Every great athlete wants to go out on top, but few do.
Many race drivers, notably A.J. Foyt, Richard Petty and Johnny Rutherford in recent years, appeared to have stayed too long in the cockpit.
Alain Prost, about to become Formula One Grand Prix racing’s four-time champion, is apparently doing it differently, leaving at the peak of his remarkable racing career. The little Frenchman, known as “the Professor” because of his precise manner in the art of high-speed driving, announced Friday in Estoril, Portugal, that he will retire at the end of the season.
“I want to leave at the summit,” Prost, 38, told writers on hand for Sunday’s Portuguese Grand Prix. He has won seven of 13 races this season, and another victory Sunday would give him his fourth championship with two races left, Japan and Australia.
Only Juan Manuel Fangio of Argentina, with five, won more Formula One championships. Prost’s 51 Grand Prix victories with Renault, McLaren, Ferrari and Williams far outdistance runner-up Ayrton Senna of Brazil with 39.
Ron Dennis, managing director of the rival McLaren-Ford team, has called Prost “probably the best racing driver in the history of motorsports.”
Prost drives a Williams-Renault for Frank Williams. His retirement probably will set off massive movement among Grand Prix drivers.
Senna, Prost’s bitter rival and former teammate, announced earlier that he will leave McLaren next year and is rumored to be Prost’s replacement with Williams. Then Michael Andretti left McLaren abruptly with three races remaining, leaving Mika Hakkinen of Finland as the team’s lone driver.
Prost’s teammate, Damon Hill, has won the last three races and is the only driver with a mathematical chance of catching Prost. He is the son of the late Graham Hill, a former world champion. Prost has 81 points to 58 for Hill and has won three times at Estoril.
Prost won consecutive championships in 1985 and ’86, driving for McLaren. It could easily have been four in a row. In 1983, he led Nelson Piquet of Brazil by two points going into the final race but lost by two when mechanical problems beset his Renault.
“I’ll never come that close without winning again,” Prost declared.
But a year later, after moving to McLaren, his losing margin to teammate Niki Lauda of Austria was only half a point.
He won his other title in 1989 when he and Senna were teammates and finished 1-2. In 1990, Prost switched to Ferrari and finished second to Senna’s McLaren.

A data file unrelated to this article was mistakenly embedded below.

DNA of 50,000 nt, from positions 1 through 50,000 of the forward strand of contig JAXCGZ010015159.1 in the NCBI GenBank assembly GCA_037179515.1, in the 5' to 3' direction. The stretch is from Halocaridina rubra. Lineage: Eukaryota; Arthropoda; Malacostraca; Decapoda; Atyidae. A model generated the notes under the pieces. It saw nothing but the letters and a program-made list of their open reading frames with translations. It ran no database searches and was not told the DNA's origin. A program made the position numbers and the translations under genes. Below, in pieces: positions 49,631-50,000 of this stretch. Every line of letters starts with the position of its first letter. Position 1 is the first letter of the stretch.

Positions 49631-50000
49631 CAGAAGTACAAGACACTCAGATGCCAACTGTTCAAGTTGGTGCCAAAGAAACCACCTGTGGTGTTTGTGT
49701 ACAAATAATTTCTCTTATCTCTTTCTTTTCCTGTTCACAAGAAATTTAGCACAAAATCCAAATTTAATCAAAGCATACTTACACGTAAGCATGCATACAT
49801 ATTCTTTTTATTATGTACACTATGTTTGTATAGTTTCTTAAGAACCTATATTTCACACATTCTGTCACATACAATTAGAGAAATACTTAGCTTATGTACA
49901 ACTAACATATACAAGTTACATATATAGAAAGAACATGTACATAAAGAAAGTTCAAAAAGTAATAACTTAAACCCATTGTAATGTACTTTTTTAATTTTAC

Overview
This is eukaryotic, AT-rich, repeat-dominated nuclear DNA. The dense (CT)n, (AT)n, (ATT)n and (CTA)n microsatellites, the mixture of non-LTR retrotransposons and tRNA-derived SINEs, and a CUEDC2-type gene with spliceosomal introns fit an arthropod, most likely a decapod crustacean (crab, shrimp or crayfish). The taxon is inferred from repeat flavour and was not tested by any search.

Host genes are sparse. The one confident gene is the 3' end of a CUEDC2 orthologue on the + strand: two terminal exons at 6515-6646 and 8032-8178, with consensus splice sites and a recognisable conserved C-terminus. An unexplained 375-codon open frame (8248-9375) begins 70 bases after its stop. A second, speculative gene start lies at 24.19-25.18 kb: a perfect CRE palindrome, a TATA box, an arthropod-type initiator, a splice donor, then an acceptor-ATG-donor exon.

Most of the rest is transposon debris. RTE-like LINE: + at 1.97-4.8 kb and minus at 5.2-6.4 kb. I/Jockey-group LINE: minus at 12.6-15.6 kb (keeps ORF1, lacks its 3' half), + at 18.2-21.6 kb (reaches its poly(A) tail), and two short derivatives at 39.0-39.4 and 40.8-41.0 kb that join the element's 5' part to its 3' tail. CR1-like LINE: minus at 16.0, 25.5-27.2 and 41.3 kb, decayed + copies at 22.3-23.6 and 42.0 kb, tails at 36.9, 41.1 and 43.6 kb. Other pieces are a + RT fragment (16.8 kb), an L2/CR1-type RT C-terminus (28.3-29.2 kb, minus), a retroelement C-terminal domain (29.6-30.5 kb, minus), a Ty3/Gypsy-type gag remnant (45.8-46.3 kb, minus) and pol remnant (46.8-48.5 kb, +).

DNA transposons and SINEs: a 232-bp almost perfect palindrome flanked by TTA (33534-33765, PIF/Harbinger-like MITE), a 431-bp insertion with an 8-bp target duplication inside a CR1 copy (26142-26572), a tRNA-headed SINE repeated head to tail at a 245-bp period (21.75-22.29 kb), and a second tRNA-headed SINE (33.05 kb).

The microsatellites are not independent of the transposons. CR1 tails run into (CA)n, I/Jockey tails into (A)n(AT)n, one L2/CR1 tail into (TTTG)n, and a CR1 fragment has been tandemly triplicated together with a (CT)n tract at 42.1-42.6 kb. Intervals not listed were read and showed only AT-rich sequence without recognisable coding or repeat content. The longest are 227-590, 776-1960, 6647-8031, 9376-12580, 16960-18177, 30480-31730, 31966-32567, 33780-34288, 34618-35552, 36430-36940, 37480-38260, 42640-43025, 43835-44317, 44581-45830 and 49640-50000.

Prost won the French and European kart championships when he was 20 and the European Formula 3000 series when he was 23, earning him a Formula One seat with McLaren in 1980. He jumped to the French Renault team in 1981 and won his first Grand Prix in his native France.
This will be the second retirement for the controversial Prost, who sat out the 1992 season after having been dropped by the Ferrari team. However, early in 1992, he was signed by Williams to drive in 1993, setting up a prickly situation that led to Nigel Mansell’s leaving the team despite having won his first championship.
“Obviously, what I did (14 poles and nine victories) and what my teammate Riccardo Patrese did (six seconds and one victory) wasn’t enough,” an embittered Mansell said before deciding to race Indy cars for Carl Haas and Paul Newman, for whom he won the PPG Cup title last week.
Last June, Mansell traveled to England to accept the Ford Seagrave Trophy for outstanding achievement in motor sports and couldn’t resist taking a jab at Prost.
“I’ll tell you this,” he said. “If I was still there racing in the Williams, I don’t think Prost would have won any races at all.”
Although Prost said he had been considering retirement since early in the season and decided to make it official Friday, there has been speculation that he might follow Mansell across the Atlantic into Indy cars. He is nearly two years younger than Mansell, who turned 40 last month.
In his announcement, however, he gave no such indication.
“It is a decision that I have reached after careful consideration throughout the year,” he said. “It has not been taken in a hurry at all. I reached the final decision about a month ago but could not make the announcement at Monza because of the circumstances of the race.
“I feel after so many years at the top that I should be allowed to take a rest. It has been a long and difficult career. I feel I have given a lot to the sport, and I want to leave with a smile on my face.”